By Frank E. Kaden, D.C. Chiropractic, Inc.
Jaw pain is a fairly common problem experienced by people after a car crash, and it can be confusing for some doctors to find the root of the problem. Complicating the matter, very often you won’t experience TMJ pain until many weeks or months after the original injury.
Dr. Kaden has treated many people with jaw pain after an injury, and the medical literature explains what causes these types of symptoms. During a crash, the tissues in your spine are commonly stretched or torn, causing ligament, muscle, or nerve damage. This can obviously cause pain in the neck and back, but since your nervous system is one functioning unit, irritation of the nerves can cause problems in other parts of your body.
For instance, with radicular pain, irritation of a nerve can cause tingling or pins and needles in the arm or hand. Similarly, it can affect parts of your body above the injury, like your head and jaw. Headaches after a collision are very common because of neck injury, and the jaw works the same way. Dr. Kaden sees this very commonly in our Redondo Beach office.
Research Proves Chiropractic Lessens TMJ Pain After an Auto Injury
Studies have shown that the root of many jaw or TMJ symptoms begins in the neck and that treatment of the underlying neck injury can resolve the secondary headaches or jaw symptoms. The key to dealing with these symptoms is simple: Dr. Kaden will work to restore your spine back to health, relieving the inflammation, treating the injured areas, and eliminating the irritation to the nerves in your spine.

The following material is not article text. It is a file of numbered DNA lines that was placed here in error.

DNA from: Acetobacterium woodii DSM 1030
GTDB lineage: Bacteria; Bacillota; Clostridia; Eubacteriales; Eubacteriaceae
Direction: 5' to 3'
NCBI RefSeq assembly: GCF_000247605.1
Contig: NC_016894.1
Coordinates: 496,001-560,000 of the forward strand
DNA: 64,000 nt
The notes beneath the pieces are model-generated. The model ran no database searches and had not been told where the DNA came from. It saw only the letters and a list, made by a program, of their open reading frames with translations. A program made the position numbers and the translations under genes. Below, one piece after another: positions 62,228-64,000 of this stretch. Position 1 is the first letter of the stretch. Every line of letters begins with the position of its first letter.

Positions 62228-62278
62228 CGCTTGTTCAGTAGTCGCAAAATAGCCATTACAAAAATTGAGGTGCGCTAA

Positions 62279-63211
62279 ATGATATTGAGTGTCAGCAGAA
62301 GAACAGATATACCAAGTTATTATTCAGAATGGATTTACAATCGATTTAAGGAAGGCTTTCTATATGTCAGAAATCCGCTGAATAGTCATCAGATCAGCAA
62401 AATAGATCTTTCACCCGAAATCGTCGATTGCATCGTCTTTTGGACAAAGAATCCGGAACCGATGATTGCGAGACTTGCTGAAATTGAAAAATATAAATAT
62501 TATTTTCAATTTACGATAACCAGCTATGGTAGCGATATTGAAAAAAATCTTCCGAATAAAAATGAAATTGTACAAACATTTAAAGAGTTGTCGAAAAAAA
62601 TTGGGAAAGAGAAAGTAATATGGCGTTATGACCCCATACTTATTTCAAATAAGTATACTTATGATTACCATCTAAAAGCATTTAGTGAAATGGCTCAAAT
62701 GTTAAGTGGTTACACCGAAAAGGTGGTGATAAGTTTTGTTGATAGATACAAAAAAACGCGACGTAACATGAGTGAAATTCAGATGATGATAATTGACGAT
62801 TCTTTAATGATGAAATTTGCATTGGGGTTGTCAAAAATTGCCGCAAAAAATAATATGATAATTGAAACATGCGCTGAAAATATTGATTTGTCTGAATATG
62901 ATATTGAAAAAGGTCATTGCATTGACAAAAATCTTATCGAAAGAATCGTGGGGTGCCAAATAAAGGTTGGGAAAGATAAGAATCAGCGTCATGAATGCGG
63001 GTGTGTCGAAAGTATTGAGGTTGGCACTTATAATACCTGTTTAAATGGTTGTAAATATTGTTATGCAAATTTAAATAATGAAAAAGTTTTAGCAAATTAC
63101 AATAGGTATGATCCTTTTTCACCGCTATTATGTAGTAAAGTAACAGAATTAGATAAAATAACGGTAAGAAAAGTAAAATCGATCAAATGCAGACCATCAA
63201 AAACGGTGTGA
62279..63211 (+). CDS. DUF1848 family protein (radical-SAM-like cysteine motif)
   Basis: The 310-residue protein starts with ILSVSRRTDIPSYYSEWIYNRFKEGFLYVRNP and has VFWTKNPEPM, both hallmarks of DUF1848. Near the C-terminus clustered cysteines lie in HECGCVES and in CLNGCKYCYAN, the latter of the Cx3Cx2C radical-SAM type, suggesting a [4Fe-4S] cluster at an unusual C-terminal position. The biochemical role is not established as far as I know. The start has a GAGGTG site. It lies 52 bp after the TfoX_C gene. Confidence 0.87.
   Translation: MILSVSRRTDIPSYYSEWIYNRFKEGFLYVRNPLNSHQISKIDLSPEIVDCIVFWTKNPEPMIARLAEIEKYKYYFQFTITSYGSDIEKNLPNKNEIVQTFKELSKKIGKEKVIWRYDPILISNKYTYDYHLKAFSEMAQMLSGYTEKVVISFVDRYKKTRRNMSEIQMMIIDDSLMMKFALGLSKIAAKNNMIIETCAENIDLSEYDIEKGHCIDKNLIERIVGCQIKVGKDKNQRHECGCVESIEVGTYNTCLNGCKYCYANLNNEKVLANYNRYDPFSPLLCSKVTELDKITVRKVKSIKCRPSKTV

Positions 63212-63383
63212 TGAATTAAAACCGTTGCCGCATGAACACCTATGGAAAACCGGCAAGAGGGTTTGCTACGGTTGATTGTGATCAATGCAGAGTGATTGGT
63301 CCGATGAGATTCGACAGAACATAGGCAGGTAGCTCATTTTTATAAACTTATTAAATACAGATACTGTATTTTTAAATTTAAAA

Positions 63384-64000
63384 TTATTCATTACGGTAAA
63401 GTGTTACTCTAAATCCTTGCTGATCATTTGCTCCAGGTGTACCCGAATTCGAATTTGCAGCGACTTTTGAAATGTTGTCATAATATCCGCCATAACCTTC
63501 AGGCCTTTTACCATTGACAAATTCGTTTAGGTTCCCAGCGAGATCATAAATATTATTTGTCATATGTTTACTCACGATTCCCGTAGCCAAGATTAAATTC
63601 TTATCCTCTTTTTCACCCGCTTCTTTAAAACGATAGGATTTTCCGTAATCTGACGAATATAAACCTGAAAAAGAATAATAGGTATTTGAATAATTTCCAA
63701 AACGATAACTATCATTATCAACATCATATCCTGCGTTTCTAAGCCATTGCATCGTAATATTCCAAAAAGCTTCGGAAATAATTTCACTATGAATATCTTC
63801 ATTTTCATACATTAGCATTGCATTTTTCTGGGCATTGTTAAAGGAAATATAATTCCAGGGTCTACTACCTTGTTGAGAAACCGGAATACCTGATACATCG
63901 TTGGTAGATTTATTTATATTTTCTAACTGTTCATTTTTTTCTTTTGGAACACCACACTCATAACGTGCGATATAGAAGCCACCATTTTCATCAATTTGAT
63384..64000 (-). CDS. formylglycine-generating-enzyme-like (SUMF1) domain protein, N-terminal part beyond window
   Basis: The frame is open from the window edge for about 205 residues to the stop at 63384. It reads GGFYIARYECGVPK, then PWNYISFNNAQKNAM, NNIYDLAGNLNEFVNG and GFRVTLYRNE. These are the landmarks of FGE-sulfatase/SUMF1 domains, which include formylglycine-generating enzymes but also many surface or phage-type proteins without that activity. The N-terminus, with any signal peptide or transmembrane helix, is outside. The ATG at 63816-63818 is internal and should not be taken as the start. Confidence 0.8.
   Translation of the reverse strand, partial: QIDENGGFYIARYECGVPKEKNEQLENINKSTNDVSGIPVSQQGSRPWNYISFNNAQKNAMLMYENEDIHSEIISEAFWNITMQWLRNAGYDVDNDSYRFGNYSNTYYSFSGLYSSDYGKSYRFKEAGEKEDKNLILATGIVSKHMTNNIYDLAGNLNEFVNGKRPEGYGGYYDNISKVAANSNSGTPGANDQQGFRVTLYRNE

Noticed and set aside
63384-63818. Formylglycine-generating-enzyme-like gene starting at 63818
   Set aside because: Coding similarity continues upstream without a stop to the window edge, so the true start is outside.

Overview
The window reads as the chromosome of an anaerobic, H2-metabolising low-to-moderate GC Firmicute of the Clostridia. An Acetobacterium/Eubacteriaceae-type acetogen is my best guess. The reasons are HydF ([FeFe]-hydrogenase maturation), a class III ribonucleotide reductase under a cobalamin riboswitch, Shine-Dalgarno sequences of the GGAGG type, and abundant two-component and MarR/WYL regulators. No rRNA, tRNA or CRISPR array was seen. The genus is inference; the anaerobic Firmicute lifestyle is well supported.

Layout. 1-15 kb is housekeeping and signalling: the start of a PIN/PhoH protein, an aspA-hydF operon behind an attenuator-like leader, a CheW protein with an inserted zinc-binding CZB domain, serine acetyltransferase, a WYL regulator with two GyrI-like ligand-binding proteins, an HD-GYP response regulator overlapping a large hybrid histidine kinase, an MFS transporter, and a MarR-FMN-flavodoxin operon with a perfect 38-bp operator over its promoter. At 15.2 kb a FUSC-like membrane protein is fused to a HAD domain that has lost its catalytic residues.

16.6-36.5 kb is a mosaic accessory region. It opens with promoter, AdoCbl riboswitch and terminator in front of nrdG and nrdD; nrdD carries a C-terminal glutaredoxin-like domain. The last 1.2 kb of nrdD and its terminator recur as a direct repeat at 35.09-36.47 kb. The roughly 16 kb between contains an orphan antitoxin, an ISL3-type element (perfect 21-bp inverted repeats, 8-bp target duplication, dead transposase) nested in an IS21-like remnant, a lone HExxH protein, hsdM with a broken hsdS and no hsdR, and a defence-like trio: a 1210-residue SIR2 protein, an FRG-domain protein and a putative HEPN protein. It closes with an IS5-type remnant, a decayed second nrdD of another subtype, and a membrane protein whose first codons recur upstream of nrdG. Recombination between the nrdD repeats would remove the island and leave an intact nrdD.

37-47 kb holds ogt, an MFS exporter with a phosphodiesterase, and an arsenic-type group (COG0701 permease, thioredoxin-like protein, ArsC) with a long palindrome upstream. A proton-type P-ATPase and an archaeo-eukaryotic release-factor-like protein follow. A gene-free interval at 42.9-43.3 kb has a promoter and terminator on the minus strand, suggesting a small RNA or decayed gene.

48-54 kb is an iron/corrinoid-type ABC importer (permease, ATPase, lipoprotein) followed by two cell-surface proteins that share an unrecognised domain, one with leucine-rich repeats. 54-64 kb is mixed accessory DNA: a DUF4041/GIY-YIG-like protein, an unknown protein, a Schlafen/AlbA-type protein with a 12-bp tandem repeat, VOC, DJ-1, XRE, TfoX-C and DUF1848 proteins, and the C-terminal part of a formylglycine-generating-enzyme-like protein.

Dr. Kaden has found that jaw and headache symptoms often resolve once we restore your spine to its healthy state.
If you reside in Redondo Beach and you’ve been hurt in a crash, Dr. Kaden can help. We’ve been working with auto injury patients since 2005, and we can probably help you, too. Give our office a call today at (310) 251-0862 for an appointment or consultation.
Ciancaglini R, Testa M, Radaelli G. Association of neck pain with symptoms of temporomandibular dysfunction in the general adult population. Scandinavian Journal of Rehabilitation Medicine 1999;31:17-22.
Brantingham JW, Cassa TK, Bonnefin D, Pribicevic M, Robb A, et al. Manipulative and multimodal therapy for upper extremity and temporomandibular disorders: a system review. Journal of Manipulative and Physiological Therapeutics 2013;36(3):143-201.